Conclusion: An overused phrase among product makers of all stripes is "more than the sum of its parts." But that cliché does apply to the 2015 ThinkPad X1 Carbon. You can match it with another laptop spec for spec, but the Lenovo will have an edge in ergonomics, or ruggedness, or portability, or all of the above. If you want a roomier screen than a 13.3-inch ultrabook delivers but don't want the weight penalty of the typical 14-inch laptop, this is the machine to consider.
Pros: Crazy thin and light for a 14-inch model, Best ultrabook keyboard. Period., All-day battery life, Durability and security features, Good performance
Cons: Gets pricey in a hurry, No card reader, Only 256GB of onboard storage
Summary: Lenovo's ThinkPad X1 Carbon has been through now and it's easy to see why the product sells so well and why Lenovo continues to invest in the model lineage. The ThinkPad X1 Carbon combines the sleek profile of a mainstream ultrabook with the durability and utility of Lenovo's classic line of business-class notebooks.
Pros: Fantastic build quality, Stylish, understated, sleek, Great performance, Best keyboard in the business, Best trackpad in the business, Solid battery life, Great sounding speakers
Cons: No SD Card slot, again., Display could be brighter, Pricey
Summary: In terms of brand recognition, Lenovo's ThinkPad probably has some of the best "brand equity" of just about any notebook line in the history of Windows PCs. A favorite among IT managers for their rugged reliability, especially in business environments, Lenovo's ThinkPad brand, previously acquired from IBM, helped propel the company towards the number one PC market share position that it enjoys today.
Summary: Executive Toy. The perfect plaything for the CEO? Light and slim, equipped with excellent ThinkPad input devices and a high-contrast HD+ screen. We looked closer at the touch version. Does Lenovo use IPS this time?
Pros: High CPU and application performance, Light, rigid casing, Quiet, even relatively quiet during load, Big touchpad, Integrated 3G modem, Backlit keyboard, Feedback strong input devices, Good battery life, Short battery charge time, AR coated touchscreen, Unobtrusive, handy, very portable and yet as powerful as an ultrabook can be.
Cons: Tight viewing angles compared with IPS, CPU throttling during extreme load, Few interfaces, no docking port, High price, The matte touchscreen is top-notch compared with direct business contenders. However, some cheaper consumers with a Full HD IPS screen (also matte) make the HD+ TN screen look outdated.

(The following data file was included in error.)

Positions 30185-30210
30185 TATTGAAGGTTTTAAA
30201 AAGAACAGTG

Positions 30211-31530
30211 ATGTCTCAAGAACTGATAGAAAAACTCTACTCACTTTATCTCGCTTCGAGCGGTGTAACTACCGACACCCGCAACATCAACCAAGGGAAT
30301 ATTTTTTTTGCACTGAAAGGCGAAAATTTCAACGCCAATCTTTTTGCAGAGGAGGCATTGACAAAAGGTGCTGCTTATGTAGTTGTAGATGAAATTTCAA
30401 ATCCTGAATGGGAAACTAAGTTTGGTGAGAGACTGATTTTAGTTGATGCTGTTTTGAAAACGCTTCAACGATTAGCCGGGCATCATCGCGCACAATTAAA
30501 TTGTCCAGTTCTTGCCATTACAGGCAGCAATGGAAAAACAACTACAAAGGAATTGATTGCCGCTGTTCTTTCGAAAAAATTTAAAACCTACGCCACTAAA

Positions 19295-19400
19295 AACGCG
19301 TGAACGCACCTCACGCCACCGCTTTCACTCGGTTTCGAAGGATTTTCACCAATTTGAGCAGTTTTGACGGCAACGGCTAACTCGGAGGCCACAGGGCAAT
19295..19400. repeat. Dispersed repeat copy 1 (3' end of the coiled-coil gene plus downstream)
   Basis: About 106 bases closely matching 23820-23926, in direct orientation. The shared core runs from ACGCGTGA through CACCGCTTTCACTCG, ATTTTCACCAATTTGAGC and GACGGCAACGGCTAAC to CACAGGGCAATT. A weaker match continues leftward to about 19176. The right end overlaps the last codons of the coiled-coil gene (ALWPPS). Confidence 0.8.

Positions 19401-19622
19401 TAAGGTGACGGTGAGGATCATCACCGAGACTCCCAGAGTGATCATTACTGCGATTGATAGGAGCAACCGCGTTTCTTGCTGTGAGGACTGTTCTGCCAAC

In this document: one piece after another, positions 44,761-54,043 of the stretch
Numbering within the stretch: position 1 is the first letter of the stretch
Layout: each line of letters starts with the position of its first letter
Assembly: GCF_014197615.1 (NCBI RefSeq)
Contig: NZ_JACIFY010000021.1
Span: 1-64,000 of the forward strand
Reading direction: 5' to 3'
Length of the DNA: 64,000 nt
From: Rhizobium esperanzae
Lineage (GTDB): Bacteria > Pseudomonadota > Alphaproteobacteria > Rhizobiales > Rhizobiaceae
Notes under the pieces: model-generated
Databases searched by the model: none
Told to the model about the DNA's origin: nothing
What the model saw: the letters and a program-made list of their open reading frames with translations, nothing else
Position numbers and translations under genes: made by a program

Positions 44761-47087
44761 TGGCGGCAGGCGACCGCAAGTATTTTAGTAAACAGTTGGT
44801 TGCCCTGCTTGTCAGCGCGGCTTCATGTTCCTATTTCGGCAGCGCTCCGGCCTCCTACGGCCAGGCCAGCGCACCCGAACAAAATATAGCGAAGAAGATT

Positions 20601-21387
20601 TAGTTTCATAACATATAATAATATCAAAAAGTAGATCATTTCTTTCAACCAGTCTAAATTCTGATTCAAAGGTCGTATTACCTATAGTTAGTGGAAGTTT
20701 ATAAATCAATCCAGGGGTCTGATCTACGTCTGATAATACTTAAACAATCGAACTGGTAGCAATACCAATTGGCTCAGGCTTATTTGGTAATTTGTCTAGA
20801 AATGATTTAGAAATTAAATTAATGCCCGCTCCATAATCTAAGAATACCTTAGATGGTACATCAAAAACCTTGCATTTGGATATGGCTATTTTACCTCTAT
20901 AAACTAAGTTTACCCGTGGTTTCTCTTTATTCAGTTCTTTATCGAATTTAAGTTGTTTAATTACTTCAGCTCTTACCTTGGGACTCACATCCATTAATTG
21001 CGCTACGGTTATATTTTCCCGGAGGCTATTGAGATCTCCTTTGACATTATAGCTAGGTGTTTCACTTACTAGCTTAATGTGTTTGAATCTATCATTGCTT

Summary: Business on-the-go. Lenovo blows its own horn and even speaks of a "legend" in connection with the ThinkPad X1 Carbon in which 20 years of development have been invested. Regardless of any sympathies, very interesting key specs remain: 1.3 kilograms (2.87 pounds), a bright 14-inch screen, and full business compatibility. Is that enough to become a legend?
Summary: Carbon Fiber Makeover. Lenovo claims this to be lightest 14-inch ultrabook currently in the market. Find out here what changes, improvements, and sacrifices the manufacturer has made in order to meet such a lofty proclamation.
Pros: Incredibly fast CPU and application performance for the size, Very lightweight, yet strong shell, Extremely quiet, Matte display, Large touchpad, Improved gamut range, WWAN options, Mini DisplayPort, Backlit keyboard, The carbon fiber build leaves a fresh impression with largely the same structural benefits as magnesium alloy materials. The light weight, screen improvements, low system noise, great outdoor usability, and fast application performance are the best qual...
Cons: Surface temperatures can become very warm, No Gorilla Glass, ThinkLight, HDMI, integrated RJ-45, or dedicated docking ports, Plastic display bezel feels out of place, Mediocre battery life, Mushy left- and right-click buttons, Overall fingerprint magnet, Lenovo has removed a number of features from the original X1 models in order to provide such a low weight. These include three ports, Gorilla Glass protection, and removable RAM. A larger battery would help tremendous...
Excerpt: Last month we reviewed Samsung’s Series 9 ultraportable notebook and found that, while it offered an exceedingly svelte and fashionable form factor, there was a performance trade-off to all that stylishness. Lenovo’s 13-inch ThinkPad X1 represents a completely different approach to ultraportability. We’re not suggesting that the X1 eschews aesthetics.
Pros: A durable, well-equipped, ultraportable powerhouse.
Cons: Close to 4 pounds; no optical drive; single-channel RAM.
Excerpt: The ThinkPad laptop range is essentially the de facto standard for professionals. It’s been around in one form or another for over 20 years, but until now their uniform appearance and business-centric features haven’t exactly resulted in mass market appeal. That could all change with the ThinkPad X1 Carbon Ultrabook, however, which is arguably the best looking ThinkPad laptop ever.